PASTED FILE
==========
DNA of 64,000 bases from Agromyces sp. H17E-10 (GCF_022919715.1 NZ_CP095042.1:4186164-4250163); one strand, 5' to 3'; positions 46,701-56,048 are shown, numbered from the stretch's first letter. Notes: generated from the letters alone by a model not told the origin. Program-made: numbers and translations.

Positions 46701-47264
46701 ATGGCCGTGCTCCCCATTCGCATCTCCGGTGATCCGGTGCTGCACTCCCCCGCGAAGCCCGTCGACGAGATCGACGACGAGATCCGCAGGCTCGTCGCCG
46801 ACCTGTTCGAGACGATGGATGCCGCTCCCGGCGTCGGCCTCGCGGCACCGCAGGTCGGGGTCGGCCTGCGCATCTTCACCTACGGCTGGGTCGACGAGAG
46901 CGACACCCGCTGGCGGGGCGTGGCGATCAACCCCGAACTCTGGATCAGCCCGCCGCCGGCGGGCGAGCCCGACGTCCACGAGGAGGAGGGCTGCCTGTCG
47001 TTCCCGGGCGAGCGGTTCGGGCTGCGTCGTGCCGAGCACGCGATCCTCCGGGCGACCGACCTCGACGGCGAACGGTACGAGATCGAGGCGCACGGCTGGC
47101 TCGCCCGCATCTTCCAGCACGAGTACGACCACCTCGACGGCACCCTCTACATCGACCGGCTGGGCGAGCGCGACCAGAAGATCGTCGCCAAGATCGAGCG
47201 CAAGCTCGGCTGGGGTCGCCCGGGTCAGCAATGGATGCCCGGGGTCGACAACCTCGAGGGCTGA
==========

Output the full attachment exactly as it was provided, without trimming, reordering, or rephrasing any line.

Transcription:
DNA of 64,000 bases from Agromyces sp. H17E-10 (GCF_022919715.1 NZ_CP095042.1:4186164-4250163); one strand, 5' to 3'; positions 46,701-56,048 are shown, numbered from the stretch's first letter. Notes: generated from the letters alone by a model not told the origin. Program-made: numbers and translations.

Positions 46701-47264
46701 ATGGCCGTGCTCCCCATTCGCATCTCCGGTGATCCGGTGCTGCACTCCCCCGCGAAGCCCGTCGACGAGATCGACGACGAGATCCGCAGGCTCGTCGCCG
46801 ACCTGTTCGAGACGATGGATGCCGCTCCCGGCGTCGGCCTCGCGGCACCGCAGGTCGGGGTCGGCCTGCGCATCTTCACCTACGGCTGGGTCGACGAGAG
46901 CGACACCCGCTGGCGGGGCGTGGCGATCAACCCCGAACTCTGGATCAGCCCGCCGCCGGCGGGCGAGCCCGACGTCCACGAGGAGGAGGGCTGCCTGTCG
47001 TTCCCGGGCGAGCGGTTCGGGCTGCGTCGTGCCGAGCACGCGATCCTCCGGGCGACCGACCTCGACGGCGAACGGTACGAGATCGAGGCGCACGGCTGGC
47101 TCGCCCGCATCTTCCAGCACGAGTACGACCACCTCGACGGCACCCTCTACATCGACCGGCTGGGCGAGCGCGACCAGAAGATCGTCGCCAAGATCGAGCG
47201 CAAGCTCGGCTGGGGTCGCCCGGGTCAGCAATGGATGCCCGGGGTCGACAACCTCGAGGGCTGA